Dr. Ray Rogers was a renowned chemist and former STURP scientist who had made major contributions to understanding the images on the Shroud. He also was weary of Christians involved in Shroud science, believing that they were prone to want to see “miracles” where science could find natural explanations. When he read Benford and Marino’s paper he was skeptical of their conclusions, but soon changed his mind. Having acquired Shroud material both adjacent to the C-14 site and threads from the sample area, he was surprised to find “colored encrustations (or coatings) on their surfaces” that were present nowhere in the main body of the cloth. After considerable testing he concluded, “the color and distribution of the coating implies that repairs were made at an unknown time with foreign linen dyed to match the older material.” He also opined, “The radiocarbon sample was thus not part of the original cloth and is invalid for determining the age of the shroud” (Rogers, 2005:191,193). Just before he died in March, 2005 these findings were reported in a scientific paper, which also disclosed one more major revelation. Nowhere on the main part of Shroud could he detect vanillin, a compound in linen which slowly dissipates over great periods of time. No ancient linens contained vanillin, and the only place he could find it on the Shroud was in an area adjacent to the C-14 sample, again consistent with Benford and Marino’s patch theory. Calculating the likely loss rate of vanillin suggested to him that the Shroud actually was somewhere between 1300 and 3000 years old (Rogers, 2005:190-193).
Benford and Marino’s theory is becoming the favored explanation for the C-14 dating results among many Shroud watchers, but still has its critics. Some complained that the textile specialists present at the sample cutting would have recognized a patch. One radiocarbon expert also claimed that the percentages of patch and original Shroud would have produced a date of AD 665 and not the 13th century date Benford and Marino claimed. In a 2002 paper they answered their critics with evidence from other knowledgeable authorities (Benford and Marino, 2002a). In a second paper in 2002, they discussed the expertise of 16th century European weavers and the motives of the Shroud’s owners, the rich Savoy family (and future kings of Italy), for making “Invisible Repairs” to textiles like the Shroud (Benford and Marino, 2000b).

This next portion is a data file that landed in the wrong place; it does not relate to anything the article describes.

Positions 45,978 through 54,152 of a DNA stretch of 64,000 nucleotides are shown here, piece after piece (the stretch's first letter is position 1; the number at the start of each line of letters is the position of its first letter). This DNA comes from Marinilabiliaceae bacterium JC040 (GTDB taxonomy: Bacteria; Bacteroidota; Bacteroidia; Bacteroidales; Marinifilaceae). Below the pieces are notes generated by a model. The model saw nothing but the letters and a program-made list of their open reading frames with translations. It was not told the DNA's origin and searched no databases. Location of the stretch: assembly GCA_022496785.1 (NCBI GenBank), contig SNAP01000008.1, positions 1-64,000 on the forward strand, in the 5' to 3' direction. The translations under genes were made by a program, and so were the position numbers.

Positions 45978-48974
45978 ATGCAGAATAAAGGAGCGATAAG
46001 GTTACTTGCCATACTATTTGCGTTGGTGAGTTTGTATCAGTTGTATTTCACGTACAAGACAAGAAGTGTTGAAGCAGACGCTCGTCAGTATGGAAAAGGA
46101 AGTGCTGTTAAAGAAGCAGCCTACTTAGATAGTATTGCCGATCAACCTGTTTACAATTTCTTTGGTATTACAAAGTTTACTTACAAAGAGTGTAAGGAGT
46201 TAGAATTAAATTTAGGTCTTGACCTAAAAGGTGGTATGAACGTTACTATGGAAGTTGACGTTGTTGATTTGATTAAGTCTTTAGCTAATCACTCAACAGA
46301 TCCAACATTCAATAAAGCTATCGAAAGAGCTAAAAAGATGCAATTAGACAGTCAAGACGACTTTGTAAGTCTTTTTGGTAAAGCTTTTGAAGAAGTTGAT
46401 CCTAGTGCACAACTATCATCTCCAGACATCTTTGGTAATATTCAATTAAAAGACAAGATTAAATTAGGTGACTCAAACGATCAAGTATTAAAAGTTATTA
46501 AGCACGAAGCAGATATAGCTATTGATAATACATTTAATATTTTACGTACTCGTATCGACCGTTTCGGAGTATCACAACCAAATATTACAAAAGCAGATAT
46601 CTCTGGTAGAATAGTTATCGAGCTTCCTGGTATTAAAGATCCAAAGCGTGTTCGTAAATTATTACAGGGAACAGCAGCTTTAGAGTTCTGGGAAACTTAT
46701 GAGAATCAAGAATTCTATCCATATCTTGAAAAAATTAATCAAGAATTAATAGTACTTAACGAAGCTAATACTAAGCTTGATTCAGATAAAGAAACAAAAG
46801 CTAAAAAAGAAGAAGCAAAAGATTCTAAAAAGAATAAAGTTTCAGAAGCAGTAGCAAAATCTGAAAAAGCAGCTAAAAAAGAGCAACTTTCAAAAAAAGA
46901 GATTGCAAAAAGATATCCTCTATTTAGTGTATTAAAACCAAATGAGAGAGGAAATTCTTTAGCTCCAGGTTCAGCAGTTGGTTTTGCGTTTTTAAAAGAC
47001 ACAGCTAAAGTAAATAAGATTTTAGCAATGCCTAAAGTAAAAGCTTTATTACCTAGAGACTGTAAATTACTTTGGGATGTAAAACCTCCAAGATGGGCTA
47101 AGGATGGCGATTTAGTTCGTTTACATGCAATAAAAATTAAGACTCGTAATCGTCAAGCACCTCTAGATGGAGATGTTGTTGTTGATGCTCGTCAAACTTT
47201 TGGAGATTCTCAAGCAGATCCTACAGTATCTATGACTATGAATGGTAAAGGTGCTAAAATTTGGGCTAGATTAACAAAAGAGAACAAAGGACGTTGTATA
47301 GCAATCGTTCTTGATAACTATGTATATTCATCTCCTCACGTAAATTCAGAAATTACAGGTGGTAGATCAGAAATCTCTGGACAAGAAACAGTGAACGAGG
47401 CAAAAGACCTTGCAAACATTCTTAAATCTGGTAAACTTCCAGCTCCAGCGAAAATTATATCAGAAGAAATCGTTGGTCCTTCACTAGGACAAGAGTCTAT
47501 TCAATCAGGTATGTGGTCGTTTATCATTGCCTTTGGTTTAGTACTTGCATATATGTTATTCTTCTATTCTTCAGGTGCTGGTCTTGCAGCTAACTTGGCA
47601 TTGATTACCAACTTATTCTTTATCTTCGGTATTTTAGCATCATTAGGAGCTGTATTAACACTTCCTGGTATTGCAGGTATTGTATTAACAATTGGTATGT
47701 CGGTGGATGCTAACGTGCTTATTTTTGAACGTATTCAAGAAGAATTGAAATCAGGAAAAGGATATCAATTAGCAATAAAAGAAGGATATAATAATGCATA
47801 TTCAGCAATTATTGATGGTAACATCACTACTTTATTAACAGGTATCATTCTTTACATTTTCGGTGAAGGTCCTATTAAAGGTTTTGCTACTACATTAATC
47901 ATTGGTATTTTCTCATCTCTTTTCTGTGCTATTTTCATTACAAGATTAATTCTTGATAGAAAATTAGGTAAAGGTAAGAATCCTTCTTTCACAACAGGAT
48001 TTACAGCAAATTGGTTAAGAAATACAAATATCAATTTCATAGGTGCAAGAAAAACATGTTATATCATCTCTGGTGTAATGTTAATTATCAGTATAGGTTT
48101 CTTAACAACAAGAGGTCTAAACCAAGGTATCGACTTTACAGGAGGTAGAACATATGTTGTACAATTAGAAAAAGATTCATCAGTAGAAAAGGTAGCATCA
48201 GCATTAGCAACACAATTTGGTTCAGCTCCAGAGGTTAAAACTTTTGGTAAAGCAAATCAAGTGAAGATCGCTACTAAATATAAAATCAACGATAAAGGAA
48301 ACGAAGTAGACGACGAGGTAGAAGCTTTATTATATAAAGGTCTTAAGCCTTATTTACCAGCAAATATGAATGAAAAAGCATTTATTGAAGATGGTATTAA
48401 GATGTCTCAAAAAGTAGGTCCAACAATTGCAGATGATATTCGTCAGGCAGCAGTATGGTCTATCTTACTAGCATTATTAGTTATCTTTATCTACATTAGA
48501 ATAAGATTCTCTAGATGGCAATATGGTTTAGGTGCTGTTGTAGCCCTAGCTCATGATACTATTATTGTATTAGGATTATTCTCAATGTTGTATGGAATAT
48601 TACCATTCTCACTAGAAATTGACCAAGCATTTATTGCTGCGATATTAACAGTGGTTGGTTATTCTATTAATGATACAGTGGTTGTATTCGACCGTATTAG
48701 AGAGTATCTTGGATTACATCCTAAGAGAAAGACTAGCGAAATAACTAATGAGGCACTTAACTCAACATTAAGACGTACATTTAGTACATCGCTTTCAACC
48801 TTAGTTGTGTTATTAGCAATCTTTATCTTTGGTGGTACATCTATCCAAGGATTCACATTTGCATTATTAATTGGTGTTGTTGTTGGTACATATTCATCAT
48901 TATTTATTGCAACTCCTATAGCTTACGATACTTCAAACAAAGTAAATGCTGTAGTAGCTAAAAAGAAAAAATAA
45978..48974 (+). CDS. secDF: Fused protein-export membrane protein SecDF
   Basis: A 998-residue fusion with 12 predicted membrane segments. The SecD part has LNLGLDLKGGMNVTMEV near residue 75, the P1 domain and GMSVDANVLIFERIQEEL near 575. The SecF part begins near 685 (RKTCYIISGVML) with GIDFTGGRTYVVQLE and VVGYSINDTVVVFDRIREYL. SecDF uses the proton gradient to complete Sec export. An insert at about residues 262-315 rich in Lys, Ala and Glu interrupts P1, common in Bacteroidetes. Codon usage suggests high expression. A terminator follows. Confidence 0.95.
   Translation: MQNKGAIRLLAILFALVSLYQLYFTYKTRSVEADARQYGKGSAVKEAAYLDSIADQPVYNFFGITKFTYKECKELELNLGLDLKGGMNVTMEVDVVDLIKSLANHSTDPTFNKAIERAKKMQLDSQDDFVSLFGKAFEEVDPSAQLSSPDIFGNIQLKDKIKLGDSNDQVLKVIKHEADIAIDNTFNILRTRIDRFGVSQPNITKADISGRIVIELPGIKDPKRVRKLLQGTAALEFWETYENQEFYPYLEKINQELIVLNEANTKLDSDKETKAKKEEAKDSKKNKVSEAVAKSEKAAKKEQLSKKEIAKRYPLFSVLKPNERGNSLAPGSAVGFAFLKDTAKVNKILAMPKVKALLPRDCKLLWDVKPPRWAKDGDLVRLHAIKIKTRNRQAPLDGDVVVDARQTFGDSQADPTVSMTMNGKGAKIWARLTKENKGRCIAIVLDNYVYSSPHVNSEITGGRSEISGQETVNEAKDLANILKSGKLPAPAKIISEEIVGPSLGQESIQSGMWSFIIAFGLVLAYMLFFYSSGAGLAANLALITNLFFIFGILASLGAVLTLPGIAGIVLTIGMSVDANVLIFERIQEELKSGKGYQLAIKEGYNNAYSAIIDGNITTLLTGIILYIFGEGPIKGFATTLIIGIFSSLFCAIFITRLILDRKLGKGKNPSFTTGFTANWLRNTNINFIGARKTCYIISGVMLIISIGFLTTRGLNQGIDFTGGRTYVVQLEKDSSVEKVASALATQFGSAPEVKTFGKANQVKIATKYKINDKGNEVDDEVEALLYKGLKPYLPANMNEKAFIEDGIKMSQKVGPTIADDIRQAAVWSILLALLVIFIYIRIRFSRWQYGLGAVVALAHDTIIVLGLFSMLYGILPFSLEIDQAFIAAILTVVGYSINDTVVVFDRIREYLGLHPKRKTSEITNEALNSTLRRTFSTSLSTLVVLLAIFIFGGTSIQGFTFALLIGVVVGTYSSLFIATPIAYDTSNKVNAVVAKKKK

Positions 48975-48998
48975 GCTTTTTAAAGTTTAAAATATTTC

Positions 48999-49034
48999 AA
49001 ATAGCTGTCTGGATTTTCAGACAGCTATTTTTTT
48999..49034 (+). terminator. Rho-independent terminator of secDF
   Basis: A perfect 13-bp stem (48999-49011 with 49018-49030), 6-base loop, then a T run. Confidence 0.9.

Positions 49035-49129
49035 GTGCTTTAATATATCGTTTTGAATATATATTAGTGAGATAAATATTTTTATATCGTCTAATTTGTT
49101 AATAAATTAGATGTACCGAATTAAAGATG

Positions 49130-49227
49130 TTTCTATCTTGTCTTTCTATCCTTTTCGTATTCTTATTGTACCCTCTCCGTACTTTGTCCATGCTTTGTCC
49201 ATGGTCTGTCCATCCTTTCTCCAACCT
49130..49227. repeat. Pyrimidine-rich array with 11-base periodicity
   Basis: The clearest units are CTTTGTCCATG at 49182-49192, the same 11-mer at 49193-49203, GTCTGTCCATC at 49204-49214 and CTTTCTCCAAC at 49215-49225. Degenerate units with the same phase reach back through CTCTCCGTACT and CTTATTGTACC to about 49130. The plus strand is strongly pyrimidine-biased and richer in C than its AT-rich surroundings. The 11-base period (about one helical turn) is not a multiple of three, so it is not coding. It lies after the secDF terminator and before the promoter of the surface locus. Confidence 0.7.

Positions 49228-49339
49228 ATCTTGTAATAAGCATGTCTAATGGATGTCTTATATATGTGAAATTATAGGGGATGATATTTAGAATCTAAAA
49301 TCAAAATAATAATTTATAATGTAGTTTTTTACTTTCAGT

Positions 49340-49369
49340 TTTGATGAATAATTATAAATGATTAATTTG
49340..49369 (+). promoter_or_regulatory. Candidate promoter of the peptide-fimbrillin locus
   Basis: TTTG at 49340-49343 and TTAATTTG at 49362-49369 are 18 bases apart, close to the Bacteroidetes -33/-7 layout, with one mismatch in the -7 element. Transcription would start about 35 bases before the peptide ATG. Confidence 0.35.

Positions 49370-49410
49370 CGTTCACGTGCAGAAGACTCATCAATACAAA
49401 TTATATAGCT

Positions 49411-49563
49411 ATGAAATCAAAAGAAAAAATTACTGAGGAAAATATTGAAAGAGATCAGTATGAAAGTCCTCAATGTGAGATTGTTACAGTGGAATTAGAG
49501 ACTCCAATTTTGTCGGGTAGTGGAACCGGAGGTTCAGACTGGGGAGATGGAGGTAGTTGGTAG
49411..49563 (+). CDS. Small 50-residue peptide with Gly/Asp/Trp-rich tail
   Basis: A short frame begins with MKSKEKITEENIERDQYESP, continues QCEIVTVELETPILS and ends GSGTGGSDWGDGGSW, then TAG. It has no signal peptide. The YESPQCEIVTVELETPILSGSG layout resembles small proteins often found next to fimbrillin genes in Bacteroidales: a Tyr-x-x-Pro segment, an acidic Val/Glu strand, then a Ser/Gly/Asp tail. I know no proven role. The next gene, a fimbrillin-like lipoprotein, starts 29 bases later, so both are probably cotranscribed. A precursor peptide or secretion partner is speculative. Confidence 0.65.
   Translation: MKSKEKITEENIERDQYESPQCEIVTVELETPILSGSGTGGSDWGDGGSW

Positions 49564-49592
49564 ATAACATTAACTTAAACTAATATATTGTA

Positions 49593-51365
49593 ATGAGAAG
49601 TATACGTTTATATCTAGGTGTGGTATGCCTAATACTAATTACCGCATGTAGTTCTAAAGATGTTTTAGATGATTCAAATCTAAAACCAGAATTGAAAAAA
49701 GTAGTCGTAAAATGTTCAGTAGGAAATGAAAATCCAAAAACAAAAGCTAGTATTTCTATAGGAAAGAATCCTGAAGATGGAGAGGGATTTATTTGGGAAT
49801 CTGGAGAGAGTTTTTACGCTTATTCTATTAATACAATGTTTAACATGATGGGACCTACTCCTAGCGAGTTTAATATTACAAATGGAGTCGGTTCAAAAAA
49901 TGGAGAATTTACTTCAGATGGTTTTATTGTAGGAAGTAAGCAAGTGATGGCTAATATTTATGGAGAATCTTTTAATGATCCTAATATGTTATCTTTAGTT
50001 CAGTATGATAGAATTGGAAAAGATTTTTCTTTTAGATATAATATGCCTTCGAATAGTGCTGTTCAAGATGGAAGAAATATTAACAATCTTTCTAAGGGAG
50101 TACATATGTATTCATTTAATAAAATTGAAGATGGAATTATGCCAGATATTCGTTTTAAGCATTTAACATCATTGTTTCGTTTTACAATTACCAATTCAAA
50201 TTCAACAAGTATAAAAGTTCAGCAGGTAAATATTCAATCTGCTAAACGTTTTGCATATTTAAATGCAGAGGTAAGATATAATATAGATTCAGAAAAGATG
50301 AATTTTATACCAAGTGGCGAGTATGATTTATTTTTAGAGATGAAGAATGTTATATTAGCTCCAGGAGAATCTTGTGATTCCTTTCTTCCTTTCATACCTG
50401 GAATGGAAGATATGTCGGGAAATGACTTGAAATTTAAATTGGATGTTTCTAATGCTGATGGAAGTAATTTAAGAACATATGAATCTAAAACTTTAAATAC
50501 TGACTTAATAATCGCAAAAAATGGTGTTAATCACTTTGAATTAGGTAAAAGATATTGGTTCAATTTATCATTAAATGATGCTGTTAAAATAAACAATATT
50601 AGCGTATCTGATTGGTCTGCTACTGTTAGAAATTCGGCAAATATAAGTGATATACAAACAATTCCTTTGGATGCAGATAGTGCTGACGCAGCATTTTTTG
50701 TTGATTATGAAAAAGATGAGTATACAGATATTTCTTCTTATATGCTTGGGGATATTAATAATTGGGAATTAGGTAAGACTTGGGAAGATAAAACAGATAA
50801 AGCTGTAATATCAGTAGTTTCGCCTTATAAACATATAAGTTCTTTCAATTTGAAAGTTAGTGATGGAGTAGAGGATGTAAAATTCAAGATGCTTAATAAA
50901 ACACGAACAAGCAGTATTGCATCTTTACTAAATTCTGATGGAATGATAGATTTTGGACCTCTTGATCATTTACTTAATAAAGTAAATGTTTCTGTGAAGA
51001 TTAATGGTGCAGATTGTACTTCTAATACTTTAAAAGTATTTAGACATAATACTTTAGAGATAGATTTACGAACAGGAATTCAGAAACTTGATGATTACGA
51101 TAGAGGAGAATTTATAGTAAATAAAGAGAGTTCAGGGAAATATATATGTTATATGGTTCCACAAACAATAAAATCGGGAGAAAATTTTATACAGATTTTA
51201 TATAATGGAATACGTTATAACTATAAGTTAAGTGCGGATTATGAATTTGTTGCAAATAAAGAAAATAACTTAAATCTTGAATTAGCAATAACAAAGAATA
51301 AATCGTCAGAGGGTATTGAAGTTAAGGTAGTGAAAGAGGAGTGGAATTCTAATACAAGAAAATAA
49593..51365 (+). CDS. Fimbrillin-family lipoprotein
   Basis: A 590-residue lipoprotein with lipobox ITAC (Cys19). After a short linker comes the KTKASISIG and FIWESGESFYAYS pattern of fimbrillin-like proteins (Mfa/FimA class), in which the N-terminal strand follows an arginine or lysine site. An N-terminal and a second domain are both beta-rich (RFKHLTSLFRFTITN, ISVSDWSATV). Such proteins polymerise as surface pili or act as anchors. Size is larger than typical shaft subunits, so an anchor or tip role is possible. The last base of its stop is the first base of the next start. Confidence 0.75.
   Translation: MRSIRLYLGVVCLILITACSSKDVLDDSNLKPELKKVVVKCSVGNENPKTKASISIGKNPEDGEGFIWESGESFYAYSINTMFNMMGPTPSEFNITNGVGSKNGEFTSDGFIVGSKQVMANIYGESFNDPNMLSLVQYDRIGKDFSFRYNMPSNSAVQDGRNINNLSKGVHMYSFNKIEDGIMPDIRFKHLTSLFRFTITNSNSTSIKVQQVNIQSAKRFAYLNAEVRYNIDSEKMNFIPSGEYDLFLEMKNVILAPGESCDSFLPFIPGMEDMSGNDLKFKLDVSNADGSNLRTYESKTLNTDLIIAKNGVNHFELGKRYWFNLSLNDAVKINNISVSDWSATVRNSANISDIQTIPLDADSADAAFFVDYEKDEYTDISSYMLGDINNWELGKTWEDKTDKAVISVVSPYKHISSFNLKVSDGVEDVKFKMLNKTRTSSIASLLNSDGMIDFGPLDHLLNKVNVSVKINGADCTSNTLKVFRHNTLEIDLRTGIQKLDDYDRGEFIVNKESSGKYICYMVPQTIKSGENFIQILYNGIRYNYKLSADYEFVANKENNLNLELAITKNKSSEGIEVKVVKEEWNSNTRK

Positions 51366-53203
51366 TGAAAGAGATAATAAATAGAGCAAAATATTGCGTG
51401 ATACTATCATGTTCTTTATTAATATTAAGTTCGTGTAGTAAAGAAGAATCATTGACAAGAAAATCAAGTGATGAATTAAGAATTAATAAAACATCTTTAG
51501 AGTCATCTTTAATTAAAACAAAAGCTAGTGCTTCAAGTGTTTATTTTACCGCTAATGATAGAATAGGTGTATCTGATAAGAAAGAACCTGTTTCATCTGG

When in 2005 textile expert M. Flury-Lemberg continued to insist that such reweaving did not exist and that the patch would be recognizable on the reverse side, Benford and Marino produced a fourth paper. In it they quoted the owner of a textile repair business, Mr. Michael Ehrlich, stating that “French Weaving [a textile repair practiced in Late Medieval and Renaissance periods] involves a tedious thread-by-thread restoration that is undetectable” and therefore invisible from both sides (Benford and Marino, 2005:2). The paper then went on to discuss the Shroud’s historical circumstances in the early 16th century that may have led to repairs at the cloth’s corner that was later to be radiocarbon dated.
William Meacham is a professional archaeologist who has followed Shroud research since 1981 and was involved in some of the planning for the 1988 radiocarbon tests. In his new book, The Rape of the Turin Shroud, he concludes: “...reweaving is the scenario best supported by the data” to explain the 1988 test results (Meacham, 2005:137). He and Rogers used it as part of a request made to Shroud custodian Cardinal Poletto for a new C-14 test. However, he still has serious reservations. Meacham agrees (in this instance) with Flury-Lemberg that any patched area ought to have been identified by trained textile specialists. He also wonders whether ancient weaving wouldn’t produce the changes in weave pattern and thread size to be seen in the C-14 sample.